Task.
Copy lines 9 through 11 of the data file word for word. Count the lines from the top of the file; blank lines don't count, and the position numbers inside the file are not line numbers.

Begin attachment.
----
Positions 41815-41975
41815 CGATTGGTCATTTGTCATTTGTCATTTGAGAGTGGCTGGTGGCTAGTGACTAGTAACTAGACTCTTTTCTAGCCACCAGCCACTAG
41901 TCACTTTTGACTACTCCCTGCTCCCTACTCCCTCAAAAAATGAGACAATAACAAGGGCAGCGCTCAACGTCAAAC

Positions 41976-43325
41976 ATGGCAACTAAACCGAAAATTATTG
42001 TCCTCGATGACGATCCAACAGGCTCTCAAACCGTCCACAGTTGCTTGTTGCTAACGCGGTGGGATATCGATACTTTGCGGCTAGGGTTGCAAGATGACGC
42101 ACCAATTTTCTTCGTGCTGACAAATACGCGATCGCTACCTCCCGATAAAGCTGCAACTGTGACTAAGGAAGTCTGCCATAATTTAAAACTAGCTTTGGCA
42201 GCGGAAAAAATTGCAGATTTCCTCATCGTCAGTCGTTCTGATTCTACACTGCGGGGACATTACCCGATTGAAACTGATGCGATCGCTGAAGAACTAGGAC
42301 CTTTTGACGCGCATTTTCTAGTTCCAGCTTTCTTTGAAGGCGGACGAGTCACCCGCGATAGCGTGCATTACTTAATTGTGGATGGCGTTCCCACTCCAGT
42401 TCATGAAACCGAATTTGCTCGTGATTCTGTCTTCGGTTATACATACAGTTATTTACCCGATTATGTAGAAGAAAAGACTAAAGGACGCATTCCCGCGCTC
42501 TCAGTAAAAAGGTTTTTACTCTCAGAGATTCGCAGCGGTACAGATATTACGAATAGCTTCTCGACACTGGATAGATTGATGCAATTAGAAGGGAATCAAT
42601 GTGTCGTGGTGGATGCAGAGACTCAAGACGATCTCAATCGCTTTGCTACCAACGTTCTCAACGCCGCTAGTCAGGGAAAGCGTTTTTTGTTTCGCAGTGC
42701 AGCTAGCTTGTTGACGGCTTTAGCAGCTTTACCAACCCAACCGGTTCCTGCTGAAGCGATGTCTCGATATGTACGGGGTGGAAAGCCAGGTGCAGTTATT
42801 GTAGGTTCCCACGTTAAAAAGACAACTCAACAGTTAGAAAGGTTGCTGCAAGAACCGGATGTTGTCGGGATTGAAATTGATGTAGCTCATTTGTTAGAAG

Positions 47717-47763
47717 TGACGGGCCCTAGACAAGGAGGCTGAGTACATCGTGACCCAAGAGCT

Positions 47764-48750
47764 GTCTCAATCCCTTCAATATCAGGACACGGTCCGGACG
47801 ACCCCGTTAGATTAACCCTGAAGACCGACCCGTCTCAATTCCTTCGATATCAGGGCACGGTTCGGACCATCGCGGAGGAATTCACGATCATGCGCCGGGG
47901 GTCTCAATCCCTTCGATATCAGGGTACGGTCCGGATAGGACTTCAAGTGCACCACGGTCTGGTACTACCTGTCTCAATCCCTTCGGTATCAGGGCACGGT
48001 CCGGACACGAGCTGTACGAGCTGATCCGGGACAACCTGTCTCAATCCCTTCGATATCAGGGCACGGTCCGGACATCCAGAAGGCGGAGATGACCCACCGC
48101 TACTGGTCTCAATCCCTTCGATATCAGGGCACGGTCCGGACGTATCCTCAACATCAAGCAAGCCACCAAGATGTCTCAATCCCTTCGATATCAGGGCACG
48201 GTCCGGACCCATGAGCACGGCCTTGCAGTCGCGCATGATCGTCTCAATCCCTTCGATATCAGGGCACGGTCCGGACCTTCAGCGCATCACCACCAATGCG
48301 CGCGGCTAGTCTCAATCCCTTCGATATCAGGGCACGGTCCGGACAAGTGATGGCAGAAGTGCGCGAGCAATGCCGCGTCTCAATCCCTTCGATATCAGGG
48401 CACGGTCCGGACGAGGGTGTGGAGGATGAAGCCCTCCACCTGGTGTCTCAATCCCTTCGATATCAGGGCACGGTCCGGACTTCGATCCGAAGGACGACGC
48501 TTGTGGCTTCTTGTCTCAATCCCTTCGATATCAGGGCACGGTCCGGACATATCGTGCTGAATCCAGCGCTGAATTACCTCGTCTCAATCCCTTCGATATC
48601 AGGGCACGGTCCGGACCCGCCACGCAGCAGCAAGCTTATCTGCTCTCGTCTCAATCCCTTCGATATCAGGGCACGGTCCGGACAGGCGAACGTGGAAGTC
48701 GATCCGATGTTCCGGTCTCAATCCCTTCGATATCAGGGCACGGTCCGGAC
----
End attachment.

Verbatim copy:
42301 CTTTTGACGCGCATTTTCTAGTTCCAGCTTTCTTTGAAGGCGGACGAGTCACCCGCGATAGCGTGCATTACTTAATTGTGGATGGCGTTCCCACTCCAGT
42401 TCATGAAACCGAATTTGCTCGTGATTCTGTCTTCGGTTATACATACAGTTATTTACCCGATTATGTAGAAGAAAAGACTAAAGGACGCATTCCCGCGCTC
42501 TCAGTAAAAAGGTTTTTACTCTCAGAGATTCGCAGCGGTACAGATATTACGAATAGCTTCTCGACACTGGATAGATTGATGCAATTAGAAGGGAATCAAT